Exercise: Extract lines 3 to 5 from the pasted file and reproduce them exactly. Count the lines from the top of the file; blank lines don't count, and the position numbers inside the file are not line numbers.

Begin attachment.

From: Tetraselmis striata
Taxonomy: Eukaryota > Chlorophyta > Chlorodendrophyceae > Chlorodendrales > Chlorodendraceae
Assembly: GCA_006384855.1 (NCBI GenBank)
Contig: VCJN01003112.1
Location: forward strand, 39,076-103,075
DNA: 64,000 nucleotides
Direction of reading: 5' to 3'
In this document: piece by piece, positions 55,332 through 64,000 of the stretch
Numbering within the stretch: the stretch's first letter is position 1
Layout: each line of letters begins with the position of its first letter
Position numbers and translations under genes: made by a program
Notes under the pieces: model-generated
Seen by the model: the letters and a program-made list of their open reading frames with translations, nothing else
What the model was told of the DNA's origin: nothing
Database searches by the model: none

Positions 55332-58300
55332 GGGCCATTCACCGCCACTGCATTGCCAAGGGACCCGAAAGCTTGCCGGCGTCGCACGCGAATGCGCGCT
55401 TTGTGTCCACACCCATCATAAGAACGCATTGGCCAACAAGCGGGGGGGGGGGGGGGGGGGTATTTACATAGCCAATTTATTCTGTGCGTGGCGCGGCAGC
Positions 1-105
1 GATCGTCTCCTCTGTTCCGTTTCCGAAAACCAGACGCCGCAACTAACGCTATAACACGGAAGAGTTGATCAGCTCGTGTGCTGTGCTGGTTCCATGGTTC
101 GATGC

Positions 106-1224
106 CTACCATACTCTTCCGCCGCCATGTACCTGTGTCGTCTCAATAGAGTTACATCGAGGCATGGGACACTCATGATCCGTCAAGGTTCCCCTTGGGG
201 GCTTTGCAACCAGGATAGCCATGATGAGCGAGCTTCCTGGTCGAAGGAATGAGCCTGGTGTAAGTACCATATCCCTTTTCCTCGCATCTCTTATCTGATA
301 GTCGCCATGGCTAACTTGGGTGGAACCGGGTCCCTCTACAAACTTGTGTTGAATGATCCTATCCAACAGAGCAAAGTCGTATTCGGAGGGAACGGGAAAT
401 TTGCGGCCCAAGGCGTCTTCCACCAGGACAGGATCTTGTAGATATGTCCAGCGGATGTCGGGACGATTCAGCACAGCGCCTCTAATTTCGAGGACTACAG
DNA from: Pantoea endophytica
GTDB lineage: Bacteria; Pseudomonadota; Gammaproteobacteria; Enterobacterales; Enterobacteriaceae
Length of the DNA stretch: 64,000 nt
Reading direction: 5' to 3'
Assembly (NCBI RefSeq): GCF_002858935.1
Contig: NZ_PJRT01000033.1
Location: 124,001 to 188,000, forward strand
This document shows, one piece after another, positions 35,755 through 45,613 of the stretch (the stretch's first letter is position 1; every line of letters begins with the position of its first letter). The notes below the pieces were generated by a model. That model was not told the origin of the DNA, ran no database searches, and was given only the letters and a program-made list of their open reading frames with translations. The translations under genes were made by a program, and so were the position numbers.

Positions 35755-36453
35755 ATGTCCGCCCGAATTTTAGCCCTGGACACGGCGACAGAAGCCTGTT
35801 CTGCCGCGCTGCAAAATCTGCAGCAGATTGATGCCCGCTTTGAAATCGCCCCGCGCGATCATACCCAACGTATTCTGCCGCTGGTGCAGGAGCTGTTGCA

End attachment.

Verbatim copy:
Assembly: GCA_006384855.1 (NCBI GenBank)
Contig: VCJN01003112.1
Location: forward strand, 39,076-103,075